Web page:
Paula Patton on becoming a half-orc half-human for 'Warcraft' - Metro US

Paula Patton on becoming a half-orc half-human for ‘Warcraft’

Paula Patton will be the first to admit that she didn’t know much about the video game “World of Warcraft” when she picked up the script for Duncan Jones’ film adaptation of it. So wrapping her head around the idea of playing a human-orc hybrid was more than a little daunting. Luckily the actress, now 40, had a director she trusted and an unending amount of patience for all the makeup tests to get her signature look.

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How did Duncan Jones ease you into the world of “Warcraft”?
The way he explained this world to me and the passion he had, I was so moved. So in the room, before we got lawyers involved he was like, “Do you want to do this?” and I was like, “I want to do this!” I got in my car and I went, “Oh s—!” I was like so scared. I wanted to do it justice but how I will I become a half-orc half-human? Then I realized that the thing that you are most scared of doing, you should do, you know? It’s all those things that compelled me to be a part of it. I didn’t really know what I was in until I watched the movie. I had this whole new respect for Duncan. I was in awe of him.

It must be daunting, though, bringing a movie like this out into the world.
It’s about having no fear. Sometimes you feel as though you’re in competition. But if you have no fear and you have faith in yourself, then you can achieve that — and you can achieve it with partnership, with a team. I believe it is mind over matter, just like in the fantasy film — imagination. You can will it to yourself. You have to have faith and believe and not let [in] any bit of negativity or doubt or what came before you or what people say. You have to decide your own reality and make it possible.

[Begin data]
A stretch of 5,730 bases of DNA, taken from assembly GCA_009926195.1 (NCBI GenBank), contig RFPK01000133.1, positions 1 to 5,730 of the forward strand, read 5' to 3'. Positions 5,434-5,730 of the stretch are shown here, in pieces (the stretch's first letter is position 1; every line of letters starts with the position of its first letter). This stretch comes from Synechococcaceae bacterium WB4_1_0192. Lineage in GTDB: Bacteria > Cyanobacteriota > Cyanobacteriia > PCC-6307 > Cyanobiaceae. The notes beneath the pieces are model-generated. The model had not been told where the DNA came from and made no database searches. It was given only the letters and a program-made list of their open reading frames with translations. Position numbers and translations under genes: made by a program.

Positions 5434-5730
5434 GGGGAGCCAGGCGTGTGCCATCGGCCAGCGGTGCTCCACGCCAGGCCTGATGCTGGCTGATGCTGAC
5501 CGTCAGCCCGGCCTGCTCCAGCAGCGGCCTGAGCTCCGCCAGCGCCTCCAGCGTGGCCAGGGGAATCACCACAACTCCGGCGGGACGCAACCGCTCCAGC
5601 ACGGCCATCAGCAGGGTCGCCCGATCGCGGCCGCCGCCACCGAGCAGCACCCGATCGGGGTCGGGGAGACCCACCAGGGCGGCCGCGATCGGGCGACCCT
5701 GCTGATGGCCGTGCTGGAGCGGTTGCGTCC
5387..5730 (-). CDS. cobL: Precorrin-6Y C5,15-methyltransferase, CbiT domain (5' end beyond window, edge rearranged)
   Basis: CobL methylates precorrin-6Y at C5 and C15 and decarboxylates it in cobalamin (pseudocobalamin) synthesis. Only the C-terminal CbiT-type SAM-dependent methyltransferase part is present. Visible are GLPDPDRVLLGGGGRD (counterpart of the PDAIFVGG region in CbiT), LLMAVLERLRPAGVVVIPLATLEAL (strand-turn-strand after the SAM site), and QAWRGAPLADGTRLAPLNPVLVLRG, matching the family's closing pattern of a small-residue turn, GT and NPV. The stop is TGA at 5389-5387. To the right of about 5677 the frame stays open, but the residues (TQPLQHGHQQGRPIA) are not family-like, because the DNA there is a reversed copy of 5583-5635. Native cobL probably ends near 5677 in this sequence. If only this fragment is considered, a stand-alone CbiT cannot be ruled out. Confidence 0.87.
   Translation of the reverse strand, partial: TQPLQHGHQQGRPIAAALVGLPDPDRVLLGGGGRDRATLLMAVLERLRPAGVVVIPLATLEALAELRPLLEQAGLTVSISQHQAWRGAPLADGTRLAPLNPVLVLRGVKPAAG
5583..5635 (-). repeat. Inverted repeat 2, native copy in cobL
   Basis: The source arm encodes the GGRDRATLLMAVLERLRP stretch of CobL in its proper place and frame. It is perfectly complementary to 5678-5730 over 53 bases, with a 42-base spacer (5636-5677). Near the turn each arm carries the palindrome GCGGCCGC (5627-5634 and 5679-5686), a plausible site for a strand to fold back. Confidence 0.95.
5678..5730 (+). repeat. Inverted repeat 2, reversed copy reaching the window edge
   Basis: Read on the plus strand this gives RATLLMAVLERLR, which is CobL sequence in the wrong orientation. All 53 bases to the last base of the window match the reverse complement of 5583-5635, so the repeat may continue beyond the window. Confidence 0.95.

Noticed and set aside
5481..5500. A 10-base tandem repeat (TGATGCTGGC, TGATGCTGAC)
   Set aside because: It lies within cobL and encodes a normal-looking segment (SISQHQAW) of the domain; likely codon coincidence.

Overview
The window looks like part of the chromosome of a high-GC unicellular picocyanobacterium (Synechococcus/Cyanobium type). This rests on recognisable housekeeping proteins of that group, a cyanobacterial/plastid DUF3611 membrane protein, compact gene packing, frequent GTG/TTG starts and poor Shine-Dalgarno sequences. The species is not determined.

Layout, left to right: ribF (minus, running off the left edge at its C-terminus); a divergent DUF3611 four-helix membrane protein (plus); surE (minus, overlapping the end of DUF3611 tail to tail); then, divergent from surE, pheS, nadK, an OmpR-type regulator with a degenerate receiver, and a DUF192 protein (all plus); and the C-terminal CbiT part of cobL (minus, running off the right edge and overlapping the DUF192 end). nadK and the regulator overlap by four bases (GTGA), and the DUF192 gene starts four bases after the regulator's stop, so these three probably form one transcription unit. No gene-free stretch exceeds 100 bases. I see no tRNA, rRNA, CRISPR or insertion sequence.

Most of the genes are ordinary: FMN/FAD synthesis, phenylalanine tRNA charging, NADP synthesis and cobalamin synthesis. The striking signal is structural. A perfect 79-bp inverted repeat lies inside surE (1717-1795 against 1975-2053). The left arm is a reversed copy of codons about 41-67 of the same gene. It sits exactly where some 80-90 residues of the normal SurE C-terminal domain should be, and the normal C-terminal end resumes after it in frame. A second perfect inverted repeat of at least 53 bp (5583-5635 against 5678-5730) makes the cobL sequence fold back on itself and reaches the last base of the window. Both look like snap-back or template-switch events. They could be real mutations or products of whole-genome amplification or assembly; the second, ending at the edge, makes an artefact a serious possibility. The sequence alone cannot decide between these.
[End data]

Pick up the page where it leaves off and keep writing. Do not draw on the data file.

What was the process of getting into your very elaborate costume and makeup for this film?
That process began way before we started shooting. We did a lot of tests to find it and make it. It’s trial and error. I had a moment, I’m not going to lie to you, when I had signed on to do the film and I went to the bathroom and saw myself in the mirror for the first time and I almost had a panic attack. I was like, “Wait, I can’t f—ing do this!” [Laughs]

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That look could definitely give you pause.
My friend talked me down. I came to embrace it because I was afraid. I didn’t know how I was going to become this half-orc, half-human. But it became a collaborative effort: costumes and makeup and hair, all with Duncan’s vision. Then you put on the finishing touches, the tusks and the contact lenses — which really obscured my vision — and that was that last bit. I didn’t feel human. Certainly not wearing much clothing while everyone else wore clothing made me feel like I didn’t fit in. I came to embrace it.

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